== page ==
Think beyond PLASTIC

Amrita Prasad
Thursday, 5 July 2018

The plastic ban is making restaurants, e-commerce portals and small entrepreneurs come up with ingenious serveware , cutlery and other eco-friendly alternatives. Amrita Prasad talks to a few of them.

PACKAGING WITH ‘CARE’ 
Unlike many e-commerce brands who continue to use plastic packaging to deliver their products, Salebhai uses corrugated boxes made of cardboard and this is their small attempt to reduce plastic pollution. It is an e-commerce platform for biodegradable home care and body care products, and also enables people living away from home (in big Indian cities and abroad) order a range of specialities directly from their hometowns. 

Salebhai takes immense pride in promoting brands that echo its concerns. “A number of our vendors espouse this, with products specifically made from recycled trash such as folders, from natural materials such as water reed bags. But realistically speaking, it is not possible to completely do away with plastic. By promoting non-plastic products such as wooden decorative boxes over plastic ones, Salebhai, as a brand, is on its way to going back to our roots,” says Vishwavijay Singh,  co-founder, Salebhai.   

While it seems a herculean task for companies and e-commerce sites to completely eliminate plastic in product packaging, Salebhai promotes products whose packaging is done without any plastic usage. Citing examples, Purba Kalita, co-founder, Salebhai, says, “While a Kolkata-based brand packages their teas in tin boxes, a Gurgaon-based brand packages their teas and face packs in paper bags.”  

Recently, Salebhai celebrated its second anniversary and made a stronger commitment towards their anti-plastic stand. It also regularly promotes an environment-friendly lifestyle via various communication channels — from blog posts to videos to topical posts. “We even run contests on the these lines and try to build a community and create a dialogue about how we, as regular consumers, can bring about a change at an individual level to make a bigger impact,”  says Singh.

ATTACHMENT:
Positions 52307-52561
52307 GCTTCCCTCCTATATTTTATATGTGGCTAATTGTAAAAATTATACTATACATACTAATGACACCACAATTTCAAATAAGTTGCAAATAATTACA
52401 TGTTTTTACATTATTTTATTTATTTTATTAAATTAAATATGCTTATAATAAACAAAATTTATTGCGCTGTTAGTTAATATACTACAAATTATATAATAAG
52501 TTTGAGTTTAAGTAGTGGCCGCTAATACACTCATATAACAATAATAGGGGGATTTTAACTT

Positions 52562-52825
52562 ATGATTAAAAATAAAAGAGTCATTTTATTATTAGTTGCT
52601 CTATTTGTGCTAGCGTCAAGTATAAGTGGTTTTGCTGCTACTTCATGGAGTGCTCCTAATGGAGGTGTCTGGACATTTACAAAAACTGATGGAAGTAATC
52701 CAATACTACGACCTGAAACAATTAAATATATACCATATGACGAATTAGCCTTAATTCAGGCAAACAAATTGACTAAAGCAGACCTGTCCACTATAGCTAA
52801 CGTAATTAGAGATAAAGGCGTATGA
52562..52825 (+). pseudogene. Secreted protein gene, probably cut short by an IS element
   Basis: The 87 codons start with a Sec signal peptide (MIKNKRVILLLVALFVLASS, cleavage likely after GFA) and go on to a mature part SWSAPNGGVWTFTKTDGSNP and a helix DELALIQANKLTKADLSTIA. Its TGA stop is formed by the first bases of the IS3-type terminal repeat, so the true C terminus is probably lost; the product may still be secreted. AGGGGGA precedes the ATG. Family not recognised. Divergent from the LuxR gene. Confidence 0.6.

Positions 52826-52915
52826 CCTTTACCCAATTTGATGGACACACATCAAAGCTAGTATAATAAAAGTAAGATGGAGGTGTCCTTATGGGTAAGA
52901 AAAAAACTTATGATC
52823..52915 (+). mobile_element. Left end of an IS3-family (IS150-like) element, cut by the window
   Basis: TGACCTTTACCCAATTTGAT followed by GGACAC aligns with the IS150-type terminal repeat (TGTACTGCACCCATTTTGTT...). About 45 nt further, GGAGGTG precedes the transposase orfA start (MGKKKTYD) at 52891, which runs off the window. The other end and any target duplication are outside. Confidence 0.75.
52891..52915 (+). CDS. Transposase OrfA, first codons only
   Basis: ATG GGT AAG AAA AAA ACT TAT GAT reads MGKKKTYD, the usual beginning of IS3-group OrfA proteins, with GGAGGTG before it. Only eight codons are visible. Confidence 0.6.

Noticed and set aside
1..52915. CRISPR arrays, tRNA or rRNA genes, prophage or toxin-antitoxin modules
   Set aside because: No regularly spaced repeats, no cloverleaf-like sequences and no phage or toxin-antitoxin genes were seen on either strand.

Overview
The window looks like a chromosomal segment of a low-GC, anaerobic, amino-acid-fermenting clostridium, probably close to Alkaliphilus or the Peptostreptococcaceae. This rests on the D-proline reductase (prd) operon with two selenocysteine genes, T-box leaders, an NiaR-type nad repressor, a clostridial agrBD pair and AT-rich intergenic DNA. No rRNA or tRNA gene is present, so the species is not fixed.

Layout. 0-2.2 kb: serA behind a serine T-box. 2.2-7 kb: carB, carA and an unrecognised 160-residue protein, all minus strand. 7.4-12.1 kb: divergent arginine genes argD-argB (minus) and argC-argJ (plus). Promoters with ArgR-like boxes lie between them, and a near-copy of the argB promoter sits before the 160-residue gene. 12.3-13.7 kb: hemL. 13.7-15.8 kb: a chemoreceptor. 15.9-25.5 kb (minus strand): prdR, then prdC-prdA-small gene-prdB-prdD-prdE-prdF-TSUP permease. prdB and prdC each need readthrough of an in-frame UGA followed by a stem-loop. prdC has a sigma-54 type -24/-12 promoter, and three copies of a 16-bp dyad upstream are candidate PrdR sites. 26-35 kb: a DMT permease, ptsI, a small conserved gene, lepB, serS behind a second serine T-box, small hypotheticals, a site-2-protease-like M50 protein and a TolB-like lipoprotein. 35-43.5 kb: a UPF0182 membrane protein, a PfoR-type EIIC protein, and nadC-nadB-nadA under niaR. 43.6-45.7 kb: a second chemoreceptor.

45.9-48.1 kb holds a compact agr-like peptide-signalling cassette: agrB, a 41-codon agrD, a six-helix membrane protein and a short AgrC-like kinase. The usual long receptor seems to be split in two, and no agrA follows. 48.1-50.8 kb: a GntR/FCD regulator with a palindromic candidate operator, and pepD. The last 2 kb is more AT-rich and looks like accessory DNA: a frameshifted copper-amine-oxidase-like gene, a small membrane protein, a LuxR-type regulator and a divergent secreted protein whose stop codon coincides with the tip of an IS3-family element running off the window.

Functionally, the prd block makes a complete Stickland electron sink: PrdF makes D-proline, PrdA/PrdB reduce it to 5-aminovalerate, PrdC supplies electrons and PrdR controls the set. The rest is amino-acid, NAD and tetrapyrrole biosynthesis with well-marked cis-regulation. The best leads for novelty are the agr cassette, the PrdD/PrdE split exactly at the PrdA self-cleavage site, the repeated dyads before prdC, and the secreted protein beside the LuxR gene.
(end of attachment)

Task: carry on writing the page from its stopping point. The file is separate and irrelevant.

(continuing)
EAT YOUR SPOON  
Disposable plastic spoons and forks are a big environmental hazard. Excessive use of plastic cutlery not only adds to environmental waste, but also adversely affects our health. Bakey’s Edible Cutlery, a Hyderabad-based  startup, has been trying to tackle this issue by offering edible spoons and forks, thus encouraging individuals, communities and restaurants to opt for a safe and eco-friendly way to eat. 

Narayana Peesapaty, founder and the man behind the idea, says that plastic is not just toxic for the environment but also for living beings — often the reuse of plastic cutlery by restaurants may lead to fatal ailments like cancer. “Plastic is nothing but petroleum jelly and made of fossil fuel and could be a reason why the number of people suffering from cancer is growing at a fast pace. We specialise in cutlery made with dough (made from a mixture of sorghum, rice and wheat flours, and kneaded with hot water). We do not add preservatives, chemicals, additives, colouring agents, raising agents, fat, trans fat, artificial chemical nutrition or animal ingredients, milk or milk products in the process of manufacturing. The spoons are baked in order to make them crisp and hard so that they are moisture free,” says Peesapaty. 

You can either eat the cutlery or dispose them as these are 100 per cent biodegradable. Started in 2016, Bakey’s makes spoons, forks, soup spoons, dessert spoons, yoghurt spoons and crockery as well. However, they don’t make knives.  

The spoons if not exposed to moisture can last up to 18 months  and stay crispy. If the wrapper is not removed, the spoons can last even 24 months. Once the wrapper is removed, the spoons can be stored in dry airtight containers for similar results. “These are single time use products and can’t be reused. Once dipped into food and put in mouth, they absorb moisture. Keeping them for later use will invite microbes,” cautions Peesapaty. The edible cutlery disintegrates in less than a week hence making them safe for the environment and for animals to consume.